Hamstring Pulls: Nordic ham curl

Soccer season is upon us and with it comes the beginning of hamstring injuries. We are only a couple of weeks in and I have already had three fairly serious hamstring pulls limp through my door.

All three guys were involved in off-season conditioning programs at their local gyms. In this post I am not going to rant about under qualified trainers and their training programs, but I am going to say that sometimes the effort that gets put into avoiding injuries, can actually be the cause of some of these injuries. The nordic hamstring curl is an exercise that has been implemented with great frequency thanks to the millions of training clips on youtube. The problem is that most people have no idea why they are doing this exercise. The fact is that the nordic hamstring curl places a great deal of stress on the distal hamstring ( the portion near the knee) and needs to be performed with caution.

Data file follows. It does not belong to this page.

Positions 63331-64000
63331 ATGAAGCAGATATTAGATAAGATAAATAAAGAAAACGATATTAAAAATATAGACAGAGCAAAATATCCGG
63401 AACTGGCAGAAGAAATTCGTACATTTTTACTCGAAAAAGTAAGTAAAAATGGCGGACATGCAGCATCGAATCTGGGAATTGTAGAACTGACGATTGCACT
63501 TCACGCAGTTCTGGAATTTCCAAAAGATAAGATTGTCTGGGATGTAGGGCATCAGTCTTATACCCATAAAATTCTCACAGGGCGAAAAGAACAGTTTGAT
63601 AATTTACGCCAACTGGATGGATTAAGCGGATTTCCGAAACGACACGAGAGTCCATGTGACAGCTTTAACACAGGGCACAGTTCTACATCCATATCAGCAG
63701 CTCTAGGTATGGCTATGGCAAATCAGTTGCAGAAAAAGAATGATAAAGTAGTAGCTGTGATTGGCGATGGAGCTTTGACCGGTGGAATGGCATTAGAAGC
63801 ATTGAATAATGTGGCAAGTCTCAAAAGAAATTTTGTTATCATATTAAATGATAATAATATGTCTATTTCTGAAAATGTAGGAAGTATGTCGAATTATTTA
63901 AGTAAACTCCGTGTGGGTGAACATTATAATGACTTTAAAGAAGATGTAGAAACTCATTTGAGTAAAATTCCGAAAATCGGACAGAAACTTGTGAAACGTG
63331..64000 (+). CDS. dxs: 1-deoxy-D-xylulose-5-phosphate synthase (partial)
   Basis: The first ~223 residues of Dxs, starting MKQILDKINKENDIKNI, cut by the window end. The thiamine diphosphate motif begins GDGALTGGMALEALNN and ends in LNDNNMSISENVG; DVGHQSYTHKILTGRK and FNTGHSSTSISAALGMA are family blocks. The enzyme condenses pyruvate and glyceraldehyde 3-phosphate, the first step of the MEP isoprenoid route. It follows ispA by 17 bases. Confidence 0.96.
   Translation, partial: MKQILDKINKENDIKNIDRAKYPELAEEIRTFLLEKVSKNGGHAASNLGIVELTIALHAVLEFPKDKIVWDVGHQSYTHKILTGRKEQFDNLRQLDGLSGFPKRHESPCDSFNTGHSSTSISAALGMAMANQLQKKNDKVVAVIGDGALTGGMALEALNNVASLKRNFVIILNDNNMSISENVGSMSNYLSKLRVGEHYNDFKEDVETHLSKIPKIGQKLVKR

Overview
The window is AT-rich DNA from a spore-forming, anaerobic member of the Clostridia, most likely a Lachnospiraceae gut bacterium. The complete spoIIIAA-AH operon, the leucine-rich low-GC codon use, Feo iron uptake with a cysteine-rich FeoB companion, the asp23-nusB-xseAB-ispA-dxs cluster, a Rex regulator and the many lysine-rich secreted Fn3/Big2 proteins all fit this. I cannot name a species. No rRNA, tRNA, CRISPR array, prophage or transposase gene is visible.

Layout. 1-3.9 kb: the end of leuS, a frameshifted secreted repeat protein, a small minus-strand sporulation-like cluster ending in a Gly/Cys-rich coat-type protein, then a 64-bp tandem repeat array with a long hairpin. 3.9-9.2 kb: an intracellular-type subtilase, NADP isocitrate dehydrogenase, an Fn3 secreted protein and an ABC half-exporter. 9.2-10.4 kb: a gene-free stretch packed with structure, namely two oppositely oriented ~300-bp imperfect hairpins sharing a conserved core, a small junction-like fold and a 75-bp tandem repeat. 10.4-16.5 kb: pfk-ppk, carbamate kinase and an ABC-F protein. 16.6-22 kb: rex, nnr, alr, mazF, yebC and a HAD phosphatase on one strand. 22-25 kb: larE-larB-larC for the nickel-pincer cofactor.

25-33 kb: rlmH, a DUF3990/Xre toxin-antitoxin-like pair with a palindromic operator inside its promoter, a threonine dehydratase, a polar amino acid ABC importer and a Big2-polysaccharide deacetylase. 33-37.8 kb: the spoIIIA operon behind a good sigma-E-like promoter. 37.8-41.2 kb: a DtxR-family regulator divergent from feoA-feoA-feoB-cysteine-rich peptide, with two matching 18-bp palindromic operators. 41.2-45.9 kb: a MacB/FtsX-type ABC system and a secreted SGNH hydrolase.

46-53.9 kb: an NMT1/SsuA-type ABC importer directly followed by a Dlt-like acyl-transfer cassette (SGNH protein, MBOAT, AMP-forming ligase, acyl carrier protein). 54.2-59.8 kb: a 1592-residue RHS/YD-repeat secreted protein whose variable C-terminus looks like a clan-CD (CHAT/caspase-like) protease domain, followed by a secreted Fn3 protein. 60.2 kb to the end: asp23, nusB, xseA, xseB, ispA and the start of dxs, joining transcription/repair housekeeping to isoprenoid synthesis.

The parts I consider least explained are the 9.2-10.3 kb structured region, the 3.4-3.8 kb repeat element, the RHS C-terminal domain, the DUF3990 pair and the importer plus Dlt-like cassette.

When you take a soccer player, or anyone that runs for that matter, you need to understand what the hamstring does. First, when you are in the mid stance through to the toe off phase, the hamstring works to extend the hip. Second, when contacting the ground the hamstring is responsible for deceleration of the lower leg. These two actions are soooooo different from what you are teaching the brain to do during a nordic hamstring curl, that it causes a great deal of  brain confusion and can ultimately lead to a hamstring injury.

A proper understanding of the sport and the neural, biomechanic and physiologic demands of the sport, needs to be understood in order to put a proper training program together.  It takes a little more than clicking on youtube videos for various muscle groups. For those of you that haven’t seen the nordic ham curl, it wasn’t very hard to find. I’m not saying “DONT DO IT” but there should be some sort of disclaimer attached to it saying, “Performing the nordic ham curl places a great deal of stress on the distal hamstring and needs to be performed with extreme caution.”


About physicalprep

Daniel Gallucci is providing therapy and exercise physiology at the Institute of Sports Medicine. Appointments to reach him can be made by calling 416 620 6861.
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